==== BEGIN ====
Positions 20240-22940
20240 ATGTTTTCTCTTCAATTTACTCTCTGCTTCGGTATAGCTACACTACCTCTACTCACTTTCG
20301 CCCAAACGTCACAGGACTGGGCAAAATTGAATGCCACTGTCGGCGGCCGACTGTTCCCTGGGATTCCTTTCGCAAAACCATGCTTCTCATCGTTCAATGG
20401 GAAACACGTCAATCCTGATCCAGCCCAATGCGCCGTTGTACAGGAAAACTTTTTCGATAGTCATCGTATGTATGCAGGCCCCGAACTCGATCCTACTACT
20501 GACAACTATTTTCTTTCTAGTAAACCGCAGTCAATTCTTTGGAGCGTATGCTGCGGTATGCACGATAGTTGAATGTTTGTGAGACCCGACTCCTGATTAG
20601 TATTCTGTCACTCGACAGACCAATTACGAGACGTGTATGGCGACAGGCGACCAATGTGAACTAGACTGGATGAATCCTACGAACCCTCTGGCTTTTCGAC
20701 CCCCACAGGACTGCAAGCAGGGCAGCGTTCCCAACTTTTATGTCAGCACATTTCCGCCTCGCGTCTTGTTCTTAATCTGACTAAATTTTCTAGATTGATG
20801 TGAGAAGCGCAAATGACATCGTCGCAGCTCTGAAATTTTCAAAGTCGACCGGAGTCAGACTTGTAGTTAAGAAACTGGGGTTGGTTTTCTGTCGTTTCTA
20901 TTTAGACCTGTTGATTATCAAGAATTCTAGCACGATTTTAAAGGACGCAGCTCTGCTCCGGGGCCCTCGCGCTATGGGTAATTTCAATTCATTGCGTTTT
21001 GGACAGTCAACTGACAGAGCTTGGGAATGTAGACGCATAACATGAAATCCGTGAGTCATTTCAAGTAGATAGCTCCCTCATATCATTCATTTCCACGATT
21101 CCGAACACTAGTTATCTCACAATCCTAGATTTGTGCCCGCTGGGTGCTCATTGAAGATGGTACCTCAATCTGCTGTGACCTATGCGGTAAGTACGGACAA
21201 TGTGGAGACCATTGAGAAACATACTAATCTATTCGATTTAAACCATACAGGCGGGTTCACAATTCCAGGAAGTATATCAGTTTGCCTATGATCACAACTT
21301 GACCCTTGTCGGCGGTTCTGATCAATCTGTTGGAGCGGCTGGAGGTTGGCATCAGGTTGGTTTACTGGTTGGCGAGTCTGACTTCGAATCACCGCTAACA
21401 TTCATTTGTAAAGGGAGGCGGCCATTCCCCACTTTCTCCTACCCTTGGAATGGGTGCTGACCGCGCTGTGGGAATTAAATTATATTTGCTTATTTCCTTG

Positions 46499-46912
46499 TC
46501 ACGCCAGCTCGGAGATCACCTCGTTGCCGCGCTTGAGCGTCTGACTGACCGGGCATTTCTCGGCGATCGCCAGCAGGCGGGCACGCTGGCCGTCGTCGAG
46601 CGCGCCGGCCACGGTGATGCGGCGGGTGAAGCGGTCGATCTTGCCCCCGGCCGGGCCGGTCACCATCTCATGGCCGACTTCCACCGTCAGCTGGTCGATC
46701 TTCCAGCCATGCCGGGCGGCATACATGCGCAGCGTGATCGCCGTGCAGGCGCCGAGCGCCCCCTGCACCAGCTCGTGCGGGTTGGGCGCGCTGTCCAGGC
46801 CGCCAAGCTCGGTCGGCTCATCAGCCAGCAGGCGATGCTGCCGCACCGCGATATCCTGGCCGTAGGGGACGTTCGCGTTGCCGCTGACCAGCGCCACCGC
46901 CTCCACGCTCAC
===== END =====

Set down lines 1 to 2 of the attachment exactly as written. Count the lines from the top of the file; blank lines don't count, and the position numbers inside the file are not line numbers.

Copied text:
Positions 20240-22940
20240 ATGTTTTCTCTTCAATTTACTCTCTGCTTCGGTATAGCTACACTACCTCTACTCACTTTCG